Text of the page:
In Old Town, Gail is kidnapped and tortured by Manute, having survived his previous encounter with Dwight and Miho. Gail refuses to "facilitate" the process of surrendering Old Town; she learns Becky has sold them out, and bites a chunk off of her neck.

Dwight recalls the Battle of Thermopylae, where King Leonidas defeated his enemies in a narrow trap (a story Miller would later tell in 300). They catch up to their targets in the Projects. Dallas rams the car into the mercenaries' and is gunned down. Dwight corners the last mercenary, Brian, in the sewers, but is caught off guard by grenades until Miho kills Brian. Recovering the head, they return to Old Town.

As the gangsters prepare to further torture Gail and kill Becky, Miho shoots a henchmen with an arrow bearing a note, offering to trade Jack's head for Gail's life.

The gangsters find Dwight alone in a narrow alley. He hands over the head and takes Gail, then triggers a grenade taped inside Jack’s mouth.

The gangsters realize their fatal mistake as the heavily armed girls of Old Town appear on the rooftops, opening fire until, in Dwight's words, "the things we're pumping bullets into are nothing but twisted toppling screaming smudges of movement."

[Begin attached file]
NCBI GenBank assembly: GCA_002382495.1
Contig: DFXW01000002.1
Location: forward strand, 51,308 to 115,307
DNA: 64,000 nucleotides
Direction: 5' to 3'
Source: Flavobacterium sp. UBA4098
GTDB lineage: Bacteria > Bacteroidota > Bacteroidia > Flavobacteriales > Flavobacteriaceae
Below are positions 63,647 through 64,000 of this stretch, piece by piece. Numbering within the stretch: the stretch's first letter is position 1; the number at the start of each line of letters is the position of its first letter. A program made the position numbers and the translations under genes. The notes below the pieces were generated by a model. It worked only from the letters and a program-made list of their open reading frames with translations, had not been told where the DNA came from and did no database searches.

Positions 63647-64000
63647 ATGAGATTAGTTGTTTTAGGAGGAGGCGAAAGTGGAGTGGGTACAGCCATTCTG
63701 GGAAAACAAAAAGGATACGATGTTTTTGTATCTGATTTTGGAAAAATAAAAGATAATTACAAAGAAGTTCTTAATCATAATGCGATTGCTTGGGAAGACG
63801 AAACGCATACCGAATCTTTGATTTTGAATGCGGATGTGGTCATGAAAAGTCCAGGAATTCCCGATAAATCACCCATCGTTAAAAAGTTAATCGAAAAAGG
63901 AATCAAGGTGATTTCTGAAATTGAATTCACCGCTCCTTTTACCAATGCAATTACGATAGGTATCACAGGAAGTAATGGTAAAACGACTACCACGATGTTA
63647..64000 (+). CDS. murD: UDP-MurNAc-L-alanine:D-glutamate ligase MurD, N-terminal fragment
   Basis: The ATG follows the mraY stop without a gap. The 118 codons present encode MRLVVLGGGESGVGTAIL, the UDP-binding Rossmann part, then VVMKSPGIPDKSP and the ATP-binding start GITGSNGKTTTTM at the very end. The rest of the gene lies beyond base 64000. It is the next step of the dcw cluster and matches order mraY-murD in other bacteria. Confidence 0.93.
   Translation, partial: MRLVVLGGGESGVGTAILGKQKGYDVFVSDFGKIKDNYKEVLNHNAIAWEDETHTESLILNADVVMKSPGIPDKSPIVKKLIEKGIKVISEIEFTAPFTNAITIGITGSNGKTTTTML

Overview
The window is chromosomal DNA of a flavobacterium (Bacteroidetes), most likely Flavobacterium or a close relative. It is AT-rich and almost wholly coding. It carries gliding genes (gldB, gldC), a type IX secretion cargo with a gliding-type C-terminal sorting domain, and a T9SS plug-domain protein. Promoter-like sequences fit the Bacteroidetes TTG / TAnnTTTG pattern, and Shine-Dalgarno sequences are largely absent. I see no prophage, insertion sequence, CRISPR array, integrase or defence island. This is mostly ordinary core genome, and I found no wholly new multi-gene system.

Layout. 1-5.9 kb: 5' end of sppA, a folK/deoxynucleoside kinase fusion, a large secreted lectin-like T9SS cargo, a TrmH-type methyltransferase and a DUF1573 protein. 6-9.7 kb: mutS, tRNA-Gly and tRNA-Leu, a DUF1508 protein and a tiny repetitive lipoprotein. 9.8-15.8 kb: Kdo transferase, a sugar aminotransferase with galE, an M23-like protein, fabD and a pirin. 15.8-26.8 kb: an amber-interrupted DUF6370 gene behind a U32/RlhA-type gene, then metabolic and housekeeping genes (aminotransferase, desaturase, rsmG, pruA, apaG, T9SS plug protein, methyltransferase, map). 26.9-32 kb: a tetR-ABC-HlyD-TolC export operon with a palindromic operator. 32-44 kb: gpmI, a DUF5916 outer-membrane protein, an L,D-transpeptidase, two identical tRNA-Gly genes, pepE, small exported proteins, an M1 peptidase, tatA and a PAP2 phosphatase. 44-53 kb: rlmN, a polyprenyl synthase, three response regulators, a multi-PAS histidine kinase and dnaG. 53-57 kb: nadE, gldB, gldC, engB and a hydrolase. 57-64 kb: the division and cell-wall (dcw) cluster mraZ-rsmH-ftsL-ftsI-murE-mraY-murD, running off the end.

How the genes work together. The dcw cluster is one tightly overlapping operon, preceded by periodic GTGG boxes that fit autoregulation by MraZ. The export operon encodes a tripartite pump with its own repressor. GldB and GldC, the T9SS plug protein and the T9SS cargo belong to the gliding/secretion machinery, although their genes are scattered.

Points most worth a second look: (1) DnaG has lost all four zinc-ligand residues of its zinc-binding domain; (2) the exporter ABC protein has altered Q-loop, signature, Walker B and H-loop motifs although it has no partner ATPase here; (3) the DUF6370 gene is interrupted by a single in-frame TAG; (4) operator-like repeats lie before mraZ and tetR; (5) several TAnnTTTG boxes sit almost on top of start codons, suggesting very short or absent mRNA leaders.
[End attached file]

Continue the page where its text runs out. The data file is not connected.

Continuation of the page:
Collected editionsEdit

The series has been collected into a trade paperback (ISBN 1593072953).

ReceptionEdit

Steve Faragher reviewed The Big Fat Kill for Arcane magazine, rating it an 8 out of 10 overall.[1] Faragher comments that "this is a beautiful book studded with rusty nails, a glorious synergy of text and art and a must read for all his fans."[1]

AwardsEdit

  • 1996:[2]
    • Won "Best Limited Series" Eisner Award
    • Frank Miller nominated for "Best Cover Artist" Eisner Award, for The Big Fat Kill

Film adaptationEdit

The story is one of three from Sin City related in the film Sin City. In the film, Clive Owen plays Dwight, Brittany Murphy plays Shellie, Benicio del Toro plays Jack, Rosario Dawson plays Gail, Devon Aoki plays Miho, Alexis Bledel plays Becky, and Michael Clarke Duncan plays Manute.

A notable difference from the comic version is that Becky survives the final gunfight by hiding in a nook in the alley, leaving her alive for the final "epilogue" scene of the movie which ends when she meets The Salesman from The Customer is Always Right, who had been introduced in the movie's prologue. He then offers her a cigarette just like he did in The Customer is Always Right, and Becky seems to sense why he's there and tells her mother she loves her before hanging up. There is also a deleted/extended scene from the movie, where Manute and two thugs actually escape the gunfight, bloodied and battered, only to be cornered by Miho in the alley. Miho then tosses the sword right through the two thugs, and finally and definitely kills Manute by bisecting him with a scythe.

NotesEdit

  1. ^ a b Faragher, Steve (March 1996). "The Great Library". Arcane. Future Publishing (4): 89.
  2. ^ 1996 Will Eisner Comic Industry Award Nominees and Winners

ReferencesEdit